From The Vaults

10 January 2022
Proud To be A Steeler

It's November 1995 in Central Station Pub, King's Cross, London. Six men are sat around a table, excitedly discussing plans to create the first rugby club of its kind. Every one of them has a shared dream-to establish a safe environment for men to play rugby, where players can participate regardless of sexual orientation, race, or age. Fast forward twenty six (and a bit) years and the Kings Cross Steelers (KXS) continue to champion inclusion and diversity as the world's first ever gay inclusive rugby club.

That meeting in Central Station pub would prove poignant not only in solidifying the group's intentions to form an LGBT+ team, but in giving the club its name. Following the 1995 meeting, the six founding members sent a callout for rugby recruits. An advert was placed in 'Capital Gay'-a weekly, free gay newspaper published in London-which successfully attracted a number of players and interest, including the endorsement of Lord Robert Hayward, former MP and the club's first Chairman and President.

After establishing a team, the Steelers (KXS) sent out over 100 letters looking for fixtures. The club would find fourteen teams up for the challenge and the Steelers embarked on their campaign to compete in a local league. Their first few games were tough with the squad suffering gruelling defeats, including a 92-10 loss to Orleans Former Pupils in September 1996. The team trained tirelessly, keen to make a strong first impression. Although, the newly formed Steelers were overwhelmed by the more seasoned sides and the pressure playing under the media's watchful eye.

In April 1996, The Daily Telegraph wrote an article on the club's sceptical future, describing the 'world of homosexual rugby football…a little known one' that looked likely to 'stay that way' unless the Steelers were able to find 20 teams willing to play against them: the number of fixtures a new team requires before being officially recognised as an RFU club.[1] The great media interest that surrounded the KXS also caused trepidation to spread among the club's leadership; they feared a homophobic reception if they disclosed the whereabouts of their first match. The fear was prevalent enough for the details of the fixture to be withheld from even the players until hours before match day.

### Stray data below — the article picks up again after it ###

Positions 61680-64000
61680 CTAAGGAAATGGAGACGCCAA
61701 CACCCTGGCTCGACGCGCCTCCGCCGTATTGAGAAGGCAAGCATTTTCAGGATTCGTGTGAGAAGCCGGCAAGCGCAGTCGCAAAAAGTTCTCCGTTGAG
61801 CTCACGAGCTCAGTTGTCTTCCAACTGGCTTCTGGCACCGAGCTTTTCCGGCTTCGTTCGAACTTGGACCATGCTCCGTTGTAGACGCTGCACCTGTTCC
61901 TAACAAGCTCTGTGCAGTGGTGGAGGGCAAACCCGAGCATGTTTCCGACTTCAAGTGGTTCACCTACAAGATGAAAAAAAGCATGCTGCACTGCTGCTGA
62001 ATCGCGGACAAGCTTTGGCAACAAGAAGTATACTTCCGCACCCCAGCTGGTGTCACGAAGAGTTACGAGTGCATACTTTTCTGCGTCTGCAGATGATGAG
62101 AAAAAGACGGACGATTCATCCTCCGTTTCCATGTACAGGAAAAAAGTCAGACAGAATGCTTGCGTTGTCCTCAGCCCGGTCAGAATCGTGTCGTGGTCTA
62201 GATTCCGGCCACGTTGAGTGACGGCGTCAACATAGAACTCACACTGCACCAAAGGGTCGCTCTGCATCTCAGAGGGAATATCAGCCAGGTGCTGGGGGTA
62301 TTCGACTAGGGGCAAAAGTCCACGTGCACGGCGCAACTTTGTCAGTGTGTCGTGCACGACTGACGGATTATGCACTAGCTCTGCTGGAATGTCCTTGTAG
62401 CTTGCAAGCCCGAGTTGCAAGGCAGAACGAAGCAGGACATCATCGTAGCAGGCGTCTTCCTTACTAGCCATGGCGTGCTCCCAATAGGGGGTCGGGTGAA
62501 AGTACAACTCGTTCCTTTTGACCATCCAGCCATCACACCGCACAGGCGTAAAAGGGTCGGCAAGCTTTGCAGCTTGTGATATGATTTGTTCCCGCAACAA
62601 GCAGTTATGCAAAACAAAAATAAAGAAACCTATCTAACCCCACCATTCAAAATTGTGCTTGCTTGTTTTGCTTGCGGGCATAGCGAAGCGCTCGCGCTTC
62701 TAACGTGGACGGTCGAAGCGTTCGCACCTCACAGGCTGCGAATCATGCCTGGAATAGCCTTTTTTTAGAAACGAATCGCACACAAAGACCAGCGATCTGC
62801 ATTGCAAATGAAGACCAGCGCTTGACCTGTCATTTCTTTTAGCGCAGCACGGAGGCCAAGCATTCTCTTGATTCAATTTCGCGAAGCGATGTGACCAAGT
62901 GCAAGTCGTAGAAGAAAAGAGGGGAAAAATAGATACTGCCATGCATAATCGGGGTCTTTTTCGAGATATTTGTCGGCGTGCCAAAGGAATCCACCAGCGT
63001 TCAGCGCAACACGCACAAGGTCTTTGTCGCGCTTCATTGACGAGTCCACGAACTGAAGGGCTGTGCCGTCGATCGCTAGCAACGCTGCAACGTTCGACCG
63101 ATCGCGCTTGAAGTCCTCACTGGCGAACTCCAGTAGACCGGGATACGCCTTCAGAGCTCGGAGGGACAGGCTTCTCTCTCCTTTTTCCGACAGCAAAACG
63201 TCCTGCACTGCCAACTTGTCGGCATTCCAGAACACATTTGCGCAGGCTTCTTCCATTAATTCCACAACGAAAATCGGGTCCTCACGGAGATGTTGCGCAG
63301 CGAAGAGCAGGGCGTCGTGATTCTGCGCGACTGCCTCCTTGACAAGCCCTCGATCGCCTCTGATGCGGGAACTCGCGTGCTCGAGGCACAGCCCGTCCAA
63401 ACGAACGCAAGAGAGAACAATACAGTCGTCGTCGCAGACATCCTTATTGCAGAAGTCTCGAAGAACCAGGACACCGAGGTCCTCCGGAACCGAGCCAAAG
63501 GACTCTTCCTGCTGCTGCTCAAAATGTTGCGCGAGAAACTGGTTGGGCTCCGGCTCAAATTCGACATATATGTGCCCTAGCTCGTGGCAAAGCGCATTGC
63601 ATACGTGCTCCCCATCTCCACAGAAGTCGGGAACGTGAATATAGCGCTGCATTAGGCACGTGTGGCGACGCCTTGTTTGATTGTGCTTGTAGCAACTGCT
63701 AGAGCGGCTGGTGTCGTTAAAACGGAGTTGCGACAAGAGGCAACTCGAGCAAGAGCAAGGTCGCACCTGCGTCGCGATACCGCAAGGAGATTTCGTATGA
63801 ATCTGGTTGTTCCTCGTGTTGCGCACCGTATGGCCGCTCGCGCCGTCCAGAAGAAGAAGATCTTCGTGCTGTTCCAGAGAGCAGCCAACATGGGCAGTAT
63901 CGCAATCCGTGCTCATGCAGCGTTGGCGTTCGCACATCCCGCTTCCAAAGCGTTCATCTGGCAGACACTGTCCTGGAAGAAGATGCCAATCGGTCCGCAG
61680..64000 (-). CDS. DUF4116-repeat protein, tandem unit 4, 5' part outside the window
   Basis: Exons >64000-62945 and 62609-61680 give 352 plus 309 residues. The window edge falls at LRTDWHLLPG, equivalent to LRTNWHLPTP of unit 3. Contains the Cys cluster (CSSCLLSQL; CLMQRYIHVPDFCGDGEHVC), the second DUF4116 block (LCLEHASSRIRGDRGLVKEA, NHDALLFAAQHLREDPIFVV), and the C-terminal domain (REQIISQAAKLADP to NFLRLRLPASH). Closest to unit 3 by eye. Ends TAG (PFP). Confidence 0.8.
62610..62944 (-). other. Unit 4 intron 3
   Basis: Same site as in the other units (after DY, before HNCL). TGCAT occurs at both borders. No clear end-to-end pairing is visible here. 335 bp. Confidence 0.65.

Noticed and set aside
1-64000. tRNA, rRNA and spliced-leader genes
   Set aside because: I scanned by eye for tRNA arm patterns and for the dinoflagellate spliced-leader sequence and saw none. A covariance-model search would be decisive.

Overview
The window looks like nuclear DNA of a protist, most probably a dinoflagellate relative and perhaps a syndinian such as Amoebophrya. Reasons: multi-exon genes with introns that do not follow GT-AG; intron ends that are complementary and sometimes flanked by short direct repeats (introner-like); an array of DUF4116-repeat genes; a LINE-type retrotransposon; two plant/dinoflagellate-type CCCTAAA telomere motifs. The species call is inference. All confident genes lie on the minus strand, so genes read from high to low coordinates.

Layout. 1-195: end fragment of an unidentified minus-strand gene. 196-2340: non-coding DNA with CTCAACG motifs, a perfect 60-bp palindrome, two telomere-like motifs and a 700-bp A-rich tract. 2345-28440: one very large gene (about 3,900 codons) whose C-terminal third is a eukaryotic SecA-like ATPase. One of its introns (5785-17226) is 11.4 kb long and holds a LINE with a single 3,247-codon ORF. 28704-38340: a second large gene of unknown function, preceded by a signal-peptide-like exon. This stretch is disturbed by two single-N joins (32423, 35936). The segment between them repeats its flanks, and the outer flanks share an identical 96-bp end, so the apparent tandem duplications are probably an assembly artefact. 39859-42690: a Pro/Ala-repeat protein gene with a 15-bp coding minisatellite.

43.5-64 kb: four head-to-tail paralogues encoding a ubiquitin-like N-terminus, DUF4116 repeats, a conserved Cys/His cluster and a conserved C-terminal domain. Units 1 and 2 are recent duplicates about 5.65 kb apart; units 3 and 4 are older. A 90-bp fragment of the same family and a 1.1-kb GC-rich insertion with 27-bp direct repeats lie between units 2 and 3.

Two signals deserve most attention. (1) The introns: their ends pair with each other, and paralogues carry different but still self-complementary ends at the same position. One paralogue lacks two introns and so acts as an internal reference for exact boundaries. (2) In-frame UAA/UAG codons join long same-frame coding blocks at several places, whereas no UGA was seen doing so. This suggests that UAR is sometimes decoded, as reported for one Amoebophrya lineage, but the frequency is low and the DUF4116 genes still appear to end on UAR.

As time passed, the Steelers' performance improved and any concerns around the club's future were dispelled. The club clinched their first win against Essex side, Braintree IV in January 1998, boosting the team's moral and leading to a more invigorated squad. The team would go on to secure several other wins and a notable victory over the Manchester Village Spartans in the world's first inclusive tour staged at Manchester Mardi Gras Festival, August 1999. As more LGBT+ inclusive teams formed, the international gay rugby scene emerged and the Steelers' would prove a threat on the global inclusive rugby stage.

The KXS have enjoyed great success throughout The Union Cup's (Europe's largest biennial LGBT+ inclusive rugby tournament) history. The club were consecutive Cup Champions from 2007-2017 and have dominated other categories in the tournament, picking up the Challenger Bowl and Union Shield in Dublin 2019. The Steelers have also proved themselves as constant frontrunners on the world stage, placing second twice in the 2002 and 2008 editions of The Bingham Cup: the biennial world championships of gay and inclusive rugby.

The Steelers' accolades haven't stopped at international silverware. In 2019, the club picked up awards at the Pride of Sport Awards and the Guinness National Rugby Awards for Male Team of the Year. Their work championing diversity on and off the field has garnered them great attention in the rugby community and they have recently found further fame through the critically-acclaimed film, Steelers.

Despite adversity and challenges faced as rugby players and members of the LGBT+ community, the KXS have become a force to be reckoned with in the rugby community. With international trophies, national awards and a film under their belt, who knows what else the future has in store for the trailblazing Steelers.

[1] Trying Hard, Rennie David, The Daily Telegraph (London, England), 05.04.1996

Visit the Exhibition

Proud To Be A Steeler celebrates the world's first inclusive rugby club, the Kings Cross Steelers. From the club's inception in November 1995 to the emergence of the international gay rugby scene, the exhibition shines a light on the club's achievements to date. With a stiletto trophy and international silverware taking centre stage, this exhibition is not to be missed!